Nel: Gouws, Monye conspired to kill Henning

2013-09-12 07:38
Ambrose Monye and Andre Gouws in court. (Werner Beukes, Sapa)

Ambrose Monye and Andre Gouws in court. (Werner Beukes, Sapa)

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Pretoria - There was enough evidence that former Nigerian Olympic athlete Ambrose Monye and his friend Andre Gouws had conspired to murder Chanelle Henning, the North Gauteng High Court in Pretoria heard on Wednesday.

Prosecutor Gerrie Nel asked the court to convict Monye and Gouws of conspiring to murder Henning.

Henning was gunned down in a drive-by shooting outside a Faerie Glen crèche in Pretoria on 8 November 2013.

The State submitted that the two had conspired with former policeman Gerhardus (Dup) du Plessis and Willem (Pike) Pieterse to murder Henning.

Du Plessis and Pieterse, who are self-confessed drug addicts, are serving 18-year prison sentences after confessing to killing Henning.

Separate murder charge

They implicated Monye and Gouws, who was friends with Henning’s husband Nico Henning, as the men behind the murder.

Monye was acquitted on another murder charge in the Pretoria Magistrate’s Court when Henning was shot.

He admitted introducing the two killers to Gouws, but said he knew nothing about the murder.

Gouws admitted watching Henning's movements at her husband’s request, but said he wanted to see if he could catch her with drugs.

He denied arranging her murder.

Nel handed a detailed time line of events and comprehensive heads of argument to the court.

He argued that the court should accept the evidence of Du Plessis and Pieterse as their versions had been consistent and was corroborated by cellphone detail billing and video footage.

Their versions that there were meetings on particular days and at specific places were later confirmed by the accused themselves.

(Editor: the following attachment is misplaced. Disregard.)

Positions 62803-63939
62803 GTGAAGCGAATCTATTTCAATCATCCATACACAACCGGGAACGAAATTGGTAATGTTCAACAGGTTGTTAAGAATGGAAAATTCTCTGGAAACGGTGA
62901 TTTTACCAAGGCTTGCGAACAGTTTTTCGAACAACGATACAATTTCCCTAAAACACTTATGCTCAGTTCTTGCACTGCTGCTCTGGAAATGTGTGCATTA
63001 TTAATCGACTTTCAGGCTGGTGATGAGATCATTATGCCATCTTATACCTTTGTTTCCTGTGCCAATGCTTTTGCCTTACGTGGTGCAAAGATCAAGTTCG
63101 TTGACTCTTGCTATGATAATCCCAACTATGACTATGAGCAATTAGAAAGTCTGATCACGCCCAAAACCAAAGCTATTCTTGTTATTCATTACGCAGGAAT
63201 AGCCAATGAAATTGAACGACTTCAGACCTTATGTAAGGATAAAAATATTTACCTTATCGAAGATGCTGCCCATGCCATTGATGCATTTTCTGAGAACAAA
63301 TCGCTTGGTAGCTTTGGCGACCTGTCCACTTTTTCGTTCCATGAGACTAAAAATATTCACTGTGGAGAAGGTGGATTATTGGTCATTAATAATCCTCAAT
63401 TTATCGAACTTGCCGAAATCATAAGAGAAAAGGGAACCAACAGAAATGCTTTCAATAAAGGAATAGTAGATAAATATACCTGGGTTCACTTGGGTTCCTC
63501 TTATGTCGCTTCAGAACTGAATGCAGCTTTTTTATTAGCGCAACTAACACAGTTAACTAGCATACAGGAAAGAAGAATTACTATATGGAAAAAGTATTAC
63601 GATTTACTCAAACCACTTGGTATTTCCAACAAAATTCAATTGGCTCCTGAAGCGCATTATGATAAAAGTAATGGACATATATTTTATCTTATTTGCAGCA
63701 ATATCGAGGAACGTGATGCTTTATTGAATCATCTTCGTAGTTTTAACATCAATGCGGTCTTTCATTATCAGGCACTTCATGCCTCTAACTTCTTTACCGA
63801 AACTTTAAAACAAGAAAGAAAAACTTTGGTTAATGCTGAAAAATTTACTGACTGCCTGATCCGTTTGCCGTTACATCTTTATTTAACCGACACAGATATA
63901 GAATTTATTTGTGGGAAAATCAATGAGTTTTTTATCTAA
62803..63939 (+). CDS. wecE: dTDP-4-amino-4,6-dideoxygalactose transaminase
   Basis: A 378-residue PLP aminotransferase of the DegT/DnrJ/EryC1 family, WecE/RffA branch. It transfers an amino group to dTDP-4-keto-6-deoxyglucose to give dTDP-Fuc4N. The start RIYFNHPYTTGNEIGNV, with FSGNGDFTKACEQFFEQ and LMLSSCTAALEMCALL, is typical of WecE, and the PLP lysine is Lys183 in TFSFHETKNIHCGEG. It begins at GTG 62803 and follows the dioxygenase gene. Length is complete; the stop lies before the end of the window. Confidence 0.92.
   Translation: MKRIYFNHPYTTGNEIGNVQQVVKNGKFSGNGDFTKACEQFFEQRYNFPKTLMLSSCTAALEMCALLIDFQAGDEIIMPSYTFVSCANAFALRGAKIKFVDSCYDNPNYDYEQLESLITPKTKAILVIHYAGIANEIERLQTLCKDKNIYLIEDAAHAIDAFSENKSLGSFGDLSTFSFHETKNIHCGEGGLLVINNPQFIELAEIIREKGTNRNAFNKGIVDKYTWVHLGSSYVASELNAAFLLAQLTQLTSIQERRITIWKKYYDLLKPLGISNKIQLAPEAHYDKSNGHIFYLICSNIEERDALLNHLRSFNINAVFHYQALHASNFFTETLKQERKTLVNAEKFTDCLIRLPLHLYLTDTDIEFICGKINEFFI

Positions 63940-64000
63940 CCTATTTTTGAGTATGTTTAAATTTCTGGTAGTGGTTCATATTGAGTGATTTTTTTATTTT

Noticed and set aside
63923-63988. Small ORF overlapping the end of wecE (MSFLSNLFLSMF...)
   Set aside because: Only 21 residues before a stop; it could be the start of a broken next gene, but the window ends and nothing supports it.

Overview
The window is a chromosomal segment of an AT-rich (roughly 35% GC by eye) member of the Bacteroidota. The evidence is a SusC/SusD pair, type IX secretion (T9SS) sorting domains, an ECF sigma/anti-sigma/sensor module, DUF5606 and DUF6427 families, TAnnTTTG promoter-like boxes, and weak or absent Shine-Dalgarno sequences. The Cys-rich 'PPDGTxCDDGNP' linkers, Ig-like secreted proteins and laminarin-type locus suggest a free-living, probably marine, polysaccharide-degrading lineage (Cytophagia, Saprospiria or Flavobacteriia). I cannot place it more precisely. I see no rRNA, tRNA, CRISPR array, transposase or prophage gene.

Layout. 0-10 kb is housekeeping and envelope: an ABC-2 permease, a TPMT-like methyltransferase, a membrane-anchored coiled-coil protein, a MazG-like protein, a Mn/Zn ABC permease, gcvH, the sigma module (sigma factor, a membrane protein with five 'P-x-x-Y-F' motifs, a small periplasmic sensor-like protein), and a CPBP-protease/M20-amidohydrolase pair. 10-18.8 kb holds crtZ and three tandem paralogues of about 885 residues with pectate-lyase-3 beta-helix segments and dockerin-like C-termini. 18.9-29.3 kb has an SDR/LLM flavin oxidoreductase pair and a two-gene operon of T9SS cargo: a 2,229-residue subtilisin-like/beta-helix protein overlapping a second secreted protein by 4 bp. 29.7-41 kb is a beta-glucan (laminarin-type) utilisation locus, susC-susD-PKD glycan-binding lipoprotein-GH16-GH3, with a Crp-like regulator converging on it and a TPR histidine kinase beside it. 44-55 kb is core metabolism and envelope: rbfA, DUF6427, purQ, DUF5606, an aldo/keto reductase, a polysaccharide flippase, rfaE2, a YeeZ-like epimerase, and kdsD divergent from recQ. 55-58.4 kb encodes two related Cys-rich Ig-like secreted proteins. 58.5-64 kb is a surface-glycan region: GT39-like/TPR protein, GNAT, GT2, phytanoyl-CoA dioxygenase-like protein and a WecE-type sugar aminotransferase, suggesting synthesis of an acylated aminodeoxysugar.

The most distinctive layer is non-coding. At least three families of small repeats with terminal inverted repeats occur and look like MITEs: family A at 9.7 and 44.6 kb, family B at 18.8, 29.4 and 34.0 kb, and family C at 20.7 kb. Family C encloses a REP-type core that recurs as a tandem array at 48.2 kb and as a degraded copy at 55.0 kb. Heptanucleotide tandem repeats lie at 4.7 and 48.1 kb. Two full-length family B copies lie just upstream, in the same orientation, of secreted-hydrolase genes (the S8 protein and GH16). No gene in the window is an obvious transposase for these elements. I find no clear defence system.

Monye, Gouws ‘two of the worst witnesses’

Nel described Monye and Gouws as two of the worst witnesses he had ever met.

"They were deceitful, had tailored their versions and their versions were in addition not only improbable but also factually impossible," said Nel.

“This is… one of the rare cases where the State could argue that a conviction should follow on the strength of the State case even if the accused’s version, evaluated in isolation could be argued to be reasonable possible."

Nel argued that only Nico Henning could have disclosed the home, work and crèche addresses and only his friend Gouws could have provided detail about the deceased to Monye and the two killers.

The victim initiated custody proceedings shortly before she was killed and with her out of the way, there was at least one less role player in the custody battle, Nel argued.


He said Gouws had avoided contact with Nico on the day after the murder, but could however not resist to “congratulate” his friend and to tell him he was proud of him that evening - this after Nico thought he had done well in a lie detector test.

Matthew Klein, for Monye, and Daan Mostert, for Gouws, both argued that the court should be careful of relying on the evidence of self-confessed drug addicts, murderers, thieves and co-perpetrators.

Klein said the State’s case was based on circumstantial evidence and one could not merely infer that the State had proved its case against his client beyond reasonable doubt.

Mostert argued that the killers had been in possession of the murder weapon long before they met Gouws and that Gouws’s version that he had never discussed anything with the two was reasonably possibly true.

Judgment would be delivered on 25 November.
Read more on:    gerrie nel  |  chanelle henning

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